Stacy Sterling works with marketing stakeholders at REA to drive brand advertising, track brand health, and generate traffic to their digital platforms.
According to Stacy, Tableau’s modern analytics story at REA is one of “decentralization.” By empowering many business stakeholders to see and understand their data, the group collects different perspectives to challenges and opportunities as they decide how to fix them. “When my stakeholders have direct access to the data that they want to see, and they get to engage and explore it themselves, I think they feel a deeper connection to it. And I think it feels more relevant to them,” Stacy shares.
Watch Stacy explain how decentralizing data access results in empowered, more solution-oriented stakeholders in REA’s marketing department. As more users engage with data, “analytics are now in the hands of people who understand the business context best.”
eMarketer reported in 2017 that retail sales in Asia Pacific will reach $9.254 trillion by the end of 2018, with a growth rate of nearly eight percent. An important economic sector in Singapore, retail is made up of about 22,000 establishments and employs approximately three percent of the country’s workforce.
In a further boost to Singapore’s retail scene, the government rolled out a Retail Industry Transformation Map (ITM) to spur retailer productivity by embracing digital technologies.
Metro – an iconic Singapore-born retail chain – has been one of the sector’s first-movers. The retailer embraced Tableau to break out of limitations from their brick-and-mortar operating model and develop savvier marketing campaigns that enhance the customer experience.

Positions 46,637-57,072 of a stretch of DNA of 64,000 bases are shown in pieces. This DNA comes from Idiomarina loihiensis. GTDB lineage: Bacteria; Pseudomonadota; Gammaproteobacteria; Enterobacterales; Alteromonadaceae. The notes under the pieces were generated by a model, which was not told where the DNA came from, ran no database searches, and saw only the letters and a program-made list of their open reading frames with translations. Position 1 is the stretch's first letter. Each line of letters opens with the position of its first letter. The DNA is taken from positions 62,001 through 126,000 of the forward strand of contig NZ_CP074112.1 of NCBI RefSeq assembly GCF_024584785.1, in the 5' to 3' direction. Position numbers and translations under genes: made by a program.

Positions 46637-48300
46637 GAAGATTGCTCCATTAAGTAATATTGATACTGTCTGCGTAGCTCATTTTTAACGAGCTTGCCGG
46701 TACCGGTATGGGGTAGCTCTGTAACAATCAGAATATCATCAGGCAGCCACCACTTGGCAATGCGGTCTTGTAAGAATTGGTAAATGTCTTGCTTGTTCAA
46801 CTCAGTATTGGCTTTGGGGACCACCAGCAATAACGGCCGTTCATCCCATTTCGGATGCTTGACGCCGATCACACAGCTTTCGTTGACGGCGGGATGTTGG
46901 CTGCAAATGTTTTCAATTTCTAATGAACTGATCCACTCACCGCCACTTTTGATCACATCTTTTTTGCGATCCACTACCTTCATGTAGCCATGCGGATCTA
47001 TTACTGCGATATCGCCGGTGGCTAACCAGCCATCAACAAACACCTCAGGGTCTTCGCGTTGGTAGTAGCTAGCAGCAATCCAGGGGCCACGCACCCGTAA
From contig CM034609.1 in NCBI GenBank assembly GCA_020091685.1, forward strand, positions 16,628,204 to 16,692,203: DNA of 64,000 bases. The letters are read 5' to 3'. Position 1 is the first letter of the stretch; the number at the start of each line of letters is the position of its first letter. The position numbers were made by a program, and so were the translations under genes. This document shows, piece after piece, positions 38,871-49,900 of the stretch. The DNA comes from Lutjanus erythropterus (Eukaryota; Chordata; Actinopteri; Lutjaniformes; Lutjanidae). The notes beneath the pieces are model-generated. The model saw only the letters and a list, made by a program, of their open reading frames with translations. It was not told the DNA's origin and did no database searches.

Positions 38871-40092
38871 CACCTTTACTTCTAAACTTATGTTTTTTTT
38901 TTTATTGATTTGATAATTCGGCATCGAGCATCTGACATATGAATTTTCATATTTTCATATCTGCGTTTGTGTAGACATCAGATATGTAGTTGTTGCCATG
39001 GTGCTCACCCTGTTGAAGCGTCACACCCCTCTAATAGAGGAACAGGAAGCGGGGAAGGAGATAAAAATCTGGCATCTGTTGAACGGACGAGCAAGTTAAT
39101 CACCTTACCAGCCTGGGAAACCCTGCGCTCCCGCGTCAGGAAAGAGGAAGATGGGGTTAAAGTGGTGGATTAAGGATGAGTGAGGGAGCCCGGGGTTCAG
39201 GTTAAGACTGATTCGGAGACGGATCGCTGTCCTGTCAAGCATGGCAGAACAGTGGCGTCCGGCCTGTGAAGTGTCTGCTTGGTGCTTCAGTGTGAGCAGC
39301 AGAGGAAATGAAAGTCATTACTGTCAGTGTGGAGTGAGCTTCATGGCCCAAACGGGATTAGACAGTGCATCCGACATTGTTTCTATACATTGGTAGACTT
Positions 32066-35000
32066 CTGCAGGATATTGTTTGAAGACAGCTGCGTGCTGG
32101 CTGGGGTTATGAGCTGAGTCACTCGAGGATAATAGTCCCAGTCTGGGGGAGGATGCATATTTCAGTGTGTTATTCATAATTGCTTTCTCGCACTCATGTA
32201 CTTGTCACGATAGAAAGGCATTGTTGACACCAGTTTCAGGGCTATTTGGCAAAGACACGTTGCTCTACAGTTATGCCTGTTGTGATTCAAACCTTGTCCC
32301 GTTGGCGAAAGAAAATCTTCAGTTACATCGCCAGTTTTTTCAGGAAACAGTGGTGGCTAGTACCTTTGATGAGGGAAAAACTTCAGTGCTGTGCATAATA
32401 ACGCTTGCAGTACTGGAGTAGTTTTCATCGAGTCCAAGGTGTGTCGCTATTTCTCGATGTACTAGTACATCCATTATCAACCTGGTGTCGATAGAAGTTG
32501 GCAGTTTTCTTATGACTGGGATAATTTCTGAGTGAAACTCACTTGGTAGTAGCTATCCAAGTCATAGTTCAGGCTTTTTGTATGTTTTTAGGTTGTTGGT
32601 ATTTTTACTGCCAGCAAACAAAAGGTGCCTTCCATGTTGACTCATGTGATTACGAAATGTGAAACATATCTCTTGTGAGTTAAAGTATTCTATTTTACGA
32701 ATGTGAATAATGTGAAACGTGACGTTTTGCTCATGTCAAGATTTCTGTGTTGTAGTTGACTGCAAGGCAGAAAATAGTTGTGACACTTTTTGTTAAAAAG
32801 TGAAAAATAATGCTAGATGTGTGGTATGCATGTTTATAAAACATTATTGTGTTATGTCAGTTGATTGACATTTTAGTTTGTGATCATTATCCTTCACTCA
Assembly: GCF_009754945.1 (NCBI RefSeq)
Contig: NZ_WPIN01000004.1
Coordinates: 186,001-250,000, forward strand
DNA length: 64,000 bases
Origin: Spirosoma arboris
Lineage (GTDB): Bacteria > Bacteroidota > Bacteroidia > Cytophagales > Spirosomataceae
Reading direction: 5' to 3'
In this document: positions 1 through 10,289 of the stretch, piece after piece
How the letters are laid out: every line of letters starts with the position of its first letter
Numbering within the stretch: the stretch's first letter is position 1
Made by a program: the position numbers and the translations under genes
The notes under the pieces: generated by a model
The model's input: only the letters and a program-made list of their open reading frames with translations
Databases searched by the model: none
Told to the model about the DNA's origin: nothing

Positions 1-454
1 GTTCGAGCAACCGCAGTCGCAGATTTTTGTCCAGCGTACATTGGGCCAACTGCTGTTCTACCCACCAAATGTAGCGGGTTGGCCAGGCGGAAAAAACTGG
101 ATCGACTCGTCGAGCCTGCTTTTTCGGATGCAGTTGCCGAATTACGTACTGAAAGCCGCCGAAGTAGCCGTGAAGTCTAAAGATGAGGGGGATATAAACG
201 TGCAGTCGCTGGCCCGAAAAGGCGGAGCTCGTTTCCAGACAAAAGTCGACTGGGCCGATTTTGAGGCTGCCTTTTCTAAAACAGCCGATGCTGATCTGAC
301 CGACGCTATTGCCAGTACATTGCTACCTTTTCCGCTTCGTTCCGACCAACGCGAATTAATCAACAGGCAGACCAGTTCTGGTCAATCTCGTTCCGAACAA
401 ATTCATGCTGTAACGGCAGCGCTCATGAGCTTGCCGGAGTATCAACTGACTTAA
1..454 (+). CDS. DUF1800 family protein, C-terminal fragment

Metro’s management realized that shoppers make more informed buying decisions due to the accessibility and convenience of online shopping. Too quickly react to changes in the market landscape and remain competitive, they sought an effective BI tool that would accurately segment their data and help them gain business and market insights.
By bringing Tableau to the storefront, Metro uncovers insights into active and quiet shopping periods, inventory flow, and customer purchase behaviors. This enables staff to effectively plan operational and promotional strategies to improve efficiency and sales performance. In turn, this has led to savings in markdowns, storage costs, and opportunity costs and decision-making across Metro has shifted from ‘gut feel’ to being data-guided.
Metro’s Head of Business Analytics, Customer Relationship Management (CRM) and Merchandise Controller Erwin Oei shares: “Analyzing customers’ buying history, we are able to develop customer behavior profiles and determine the types of products that they prefer. With this, we can specifically target them with appealing promotions, helping us save on advertising costs and improving customer satisfaction.”
Read about Metro’s journey toward modern analytics here.
In closing, embracing a business intelligence solution that will help your marketing team and the entire organization make better and faster decisions with data is an important priority.
As a primer to assess the level of your marketing organization’s analytical maturity, review our whitepaper titled: “The Marketing Analytics Evolution.” It offers a compelling basepoint from which enterprises can springboard towards a data-guided culture that generates marketing effectiveness and business success.
More resources on Tableau for Marketing are available here